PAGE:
Apple Macs are pretty reliable (as computers go) but they inevitably throw their toys out of the cot occasionally (usually when you’re trying to meet a deadline). While there are a million different things that can go wrong with a Mac – many of which require a lot of time and patience to fix – there are a few general steps you can take to try and identify or solve the problem.
Read on for 10 simple Mac troubleshooting tricks that you can try when your computer acts up. These are in approximate order of priority, so try the first suggestion first, and if it doesn’t work, try the next.
(Disclaimer: Although these tips are fairly innocuous, there’s always a chance that trying them might make things worse. Always make sure you have a backup of all your data before proceeding!)
1. Restart the Mac
The classic tech support answer. If your Mac is behaving strangely then the first thing to do is shut it down, wait a few seconds, and turn it back on again. This resolves a lot of software (and temporary hardware) glitches.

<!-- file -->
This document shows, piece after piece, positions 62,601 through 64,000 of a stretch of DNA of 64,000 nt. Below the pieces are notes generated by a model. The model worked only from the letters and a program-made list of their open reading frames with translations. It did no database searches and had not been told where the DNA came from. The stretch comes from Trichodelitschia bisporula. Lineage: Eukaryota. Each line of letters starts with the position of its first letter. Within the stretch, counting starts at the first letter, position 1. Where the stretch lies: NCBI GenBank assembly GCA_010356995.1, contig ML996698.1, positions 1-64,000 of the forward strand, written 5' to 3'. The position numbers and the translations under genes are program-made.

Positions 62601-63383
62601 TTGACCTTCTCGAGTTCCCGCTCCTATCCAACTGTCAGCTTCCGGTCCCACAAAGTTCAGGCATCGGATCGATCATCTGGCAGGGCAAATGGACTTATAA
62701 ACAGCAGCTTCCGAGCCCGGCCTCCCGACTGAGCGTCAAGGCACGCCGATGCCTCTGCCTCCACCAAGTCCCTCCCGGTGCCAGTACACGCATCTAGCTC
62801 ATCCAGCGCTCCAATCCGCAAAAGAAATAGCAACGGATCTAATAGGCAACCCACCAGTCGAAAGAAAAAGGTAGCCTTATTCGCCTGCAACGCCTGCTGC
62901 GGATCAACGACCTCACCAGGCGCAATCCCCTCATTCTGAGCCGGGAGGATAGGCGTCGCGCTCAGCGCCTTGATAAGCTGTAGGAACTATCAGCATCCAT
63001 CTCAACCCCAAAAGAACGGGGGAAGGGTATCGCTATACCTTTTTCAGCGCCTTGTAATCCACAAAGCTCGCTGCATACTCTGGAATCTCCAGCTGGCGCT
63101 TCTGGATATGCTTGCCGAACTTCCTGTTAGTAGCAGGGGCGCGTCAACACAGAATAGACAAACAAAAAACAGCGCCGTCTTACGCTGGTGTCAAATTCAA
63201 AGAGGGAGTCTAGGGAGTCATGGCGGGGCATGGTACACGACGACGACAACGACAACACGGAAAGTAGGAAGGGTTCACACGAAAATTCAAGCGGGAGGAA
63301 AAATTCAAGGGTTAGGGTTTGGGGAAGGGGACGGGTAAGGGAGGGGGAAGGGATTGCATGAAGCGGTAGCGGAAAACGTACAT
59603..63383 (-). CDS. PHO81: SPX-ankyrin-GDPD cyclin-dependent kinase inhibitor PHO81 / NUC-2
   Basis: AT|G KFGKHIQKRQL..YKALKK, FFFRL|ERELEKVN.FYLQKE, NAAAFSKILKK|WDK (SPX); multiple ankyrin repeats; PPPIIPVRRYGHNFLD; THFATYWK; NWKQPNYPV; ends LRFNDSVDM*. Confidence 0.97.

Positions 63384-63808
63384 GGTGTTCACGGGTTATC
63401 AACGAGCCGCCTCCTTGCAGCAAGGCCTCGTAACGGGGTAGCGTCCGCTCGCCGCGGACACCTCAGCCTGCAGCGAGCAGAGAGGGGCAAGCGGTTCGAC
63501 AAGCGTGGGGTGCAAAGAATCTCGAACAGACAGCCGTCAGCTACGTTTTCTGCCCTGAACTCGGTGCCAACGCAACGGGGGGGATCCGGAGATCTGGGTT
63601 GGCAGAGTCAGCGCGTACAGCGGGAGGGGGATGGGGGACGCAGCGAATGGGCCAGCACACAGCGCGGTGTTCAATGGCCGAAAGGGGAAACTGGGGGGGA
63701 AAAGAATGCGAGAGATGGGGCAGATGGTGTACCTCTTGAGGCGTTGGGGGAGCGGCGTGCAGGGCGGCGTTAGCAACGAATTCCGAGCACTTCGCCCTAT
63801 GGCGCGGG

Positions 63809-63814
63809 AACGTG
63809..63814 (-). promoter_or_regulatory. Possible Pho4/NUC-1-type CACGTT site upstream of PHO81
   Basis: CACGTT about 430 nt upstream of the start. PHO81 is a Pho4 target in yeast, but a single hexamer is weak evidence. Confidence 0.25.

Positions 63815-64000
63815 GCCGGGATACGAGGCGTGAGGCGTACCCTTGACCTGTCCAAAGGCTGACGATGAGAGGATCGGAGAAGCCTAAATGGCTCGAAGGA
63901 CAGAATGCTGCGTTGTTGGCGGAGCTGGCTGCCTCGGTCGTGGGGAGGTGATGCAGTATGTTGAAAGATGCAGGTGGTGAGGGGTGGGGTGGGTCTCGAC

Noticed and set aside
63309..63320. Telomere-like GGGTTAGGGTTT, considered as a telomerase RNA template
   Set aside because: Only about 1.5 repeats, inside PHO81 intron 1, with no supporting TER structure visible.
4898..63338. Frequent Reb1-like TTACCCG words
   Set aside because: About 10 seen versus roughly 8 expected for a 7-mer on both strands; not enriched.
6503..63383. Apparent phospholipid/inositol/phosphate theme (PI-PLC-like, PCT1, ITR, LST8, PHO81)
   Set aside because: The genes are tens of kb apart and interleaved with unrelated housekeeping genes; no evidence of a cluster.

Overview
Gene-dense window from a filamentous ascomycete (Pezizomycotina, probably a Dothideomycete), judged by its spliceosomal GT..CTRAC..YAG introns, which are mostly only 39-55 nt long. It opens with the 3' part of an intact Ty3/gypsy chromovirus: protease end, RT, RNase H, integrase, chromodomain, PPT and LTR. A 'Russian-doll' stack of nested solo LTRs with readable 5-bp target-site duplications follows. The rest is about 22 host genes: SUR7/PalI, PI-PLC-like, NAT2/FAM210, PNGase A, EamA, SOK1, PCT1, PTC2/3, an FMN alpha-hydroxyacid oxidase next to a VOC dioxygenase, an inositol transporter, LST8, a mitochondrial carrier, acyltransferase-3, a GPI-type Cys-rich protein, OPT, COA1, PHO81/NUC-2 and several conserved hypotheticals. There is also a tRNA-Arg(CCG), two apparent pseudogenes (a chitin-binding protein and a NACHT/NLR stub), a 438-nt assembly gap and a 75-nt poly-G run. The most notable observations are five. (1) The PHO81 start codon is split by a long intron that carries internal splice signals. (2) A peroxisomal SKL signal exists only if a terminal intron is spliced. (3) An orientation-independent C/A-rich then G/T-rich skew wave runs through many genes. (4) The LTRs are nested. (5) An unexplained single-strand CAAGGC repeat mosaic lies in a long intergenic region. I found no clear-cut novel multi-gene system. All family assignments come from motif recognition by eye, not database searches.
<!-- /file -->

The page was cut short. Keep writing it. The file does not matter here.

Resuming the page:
2. Make sure your system and apps are up to date
Sometimes problems are caused by bugs in old versions of software. If you’re seeing a problem in a particular app, check to see if a newer version is available. Usually there’s a Check for Updates menu option under the menu with the same name as the app (e.g. iTunes) or under the Help menu.
To make sure your system software is up to date, choose Apple > Software Update.
3. Disconnect peripherals and network cables
Sometimes when your Mac plays up it’s easy to forget that the problem may be down to something you’ve plugged in the back, rather than a fault inside the Mac itself. Try shutting down the Mac, then disconnecting all non-essential cables (leave the power cable, keyboard and mouse plugged in and, of course, the display if it’s your only one) and restarting. If the problem goes away then you might have a dodgy cable or peripheral. Plug them back in one at a time until the problem reappears.
4. Look in the logs
Mac OS, and most applications, store information about what they’re doing in various log files on your hard disk. When things go wrong then it’s worth checking these logs to see if there are any tell-tale messages. The easiest way to do this is with the Console utility (Applications > Utilities > Console):